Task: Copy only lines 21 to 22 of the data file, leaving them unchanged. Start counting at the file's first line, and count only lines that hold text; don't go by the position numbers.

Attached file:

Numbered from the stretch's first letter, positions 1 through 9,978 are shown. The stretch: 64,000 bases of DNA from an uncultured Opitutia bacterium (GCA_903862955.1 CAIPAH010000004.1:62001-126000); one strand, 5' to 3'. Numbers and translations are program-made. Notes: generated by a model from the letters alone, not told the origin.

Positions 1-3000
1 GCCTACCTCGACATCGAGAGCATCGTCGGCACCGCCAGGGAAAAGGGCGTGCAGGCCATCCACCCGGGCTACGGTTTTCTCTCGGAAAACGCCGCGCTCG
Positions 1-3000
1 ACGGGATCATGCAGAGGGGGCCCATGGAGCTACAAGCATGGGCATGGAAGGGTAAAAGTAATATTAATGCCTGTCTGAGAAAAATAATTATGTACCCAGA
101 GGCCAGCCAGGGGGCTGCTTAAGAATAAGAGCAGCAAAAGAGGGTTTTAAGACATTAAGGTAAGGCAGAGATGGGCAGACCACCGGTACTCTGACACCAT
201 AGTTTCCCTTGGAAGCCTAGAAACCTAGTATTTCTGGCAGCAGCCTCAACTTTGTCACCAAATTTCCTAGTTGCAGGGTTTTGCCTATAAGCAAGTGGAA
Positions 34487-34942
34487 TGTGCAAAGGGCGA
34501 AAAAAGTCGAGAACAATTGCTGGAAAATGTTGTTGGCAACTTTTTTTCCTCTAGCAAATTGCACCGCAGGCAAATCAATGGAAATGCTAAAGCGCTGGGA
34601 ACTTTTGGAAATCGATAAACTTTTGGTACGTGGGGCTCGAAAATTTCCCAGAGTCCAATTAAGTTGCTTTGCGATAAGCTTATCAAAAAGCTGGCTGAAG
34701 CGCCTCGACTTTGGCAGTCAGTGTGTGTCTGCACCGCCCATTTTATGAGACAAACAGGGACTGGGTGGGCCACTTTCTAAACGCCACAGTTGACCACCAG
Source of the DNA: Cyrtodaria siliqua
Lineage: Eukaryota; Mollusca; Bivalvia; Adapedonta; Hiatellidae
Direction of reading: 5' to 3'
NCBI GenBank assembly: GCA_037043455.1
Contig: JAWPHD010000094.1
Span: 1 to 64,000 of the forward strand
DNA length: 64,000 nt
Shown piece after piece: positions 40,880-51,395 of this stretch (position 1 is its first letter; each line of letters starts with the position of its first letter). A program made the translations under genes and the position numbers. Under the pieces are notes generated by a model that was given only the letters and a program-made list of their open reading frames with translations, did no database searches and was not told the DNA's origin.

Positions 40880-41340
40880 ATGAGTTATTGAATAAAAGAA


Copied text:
Positions 40880-41340
40880 ATGAGTTATTGAATAAAAGAA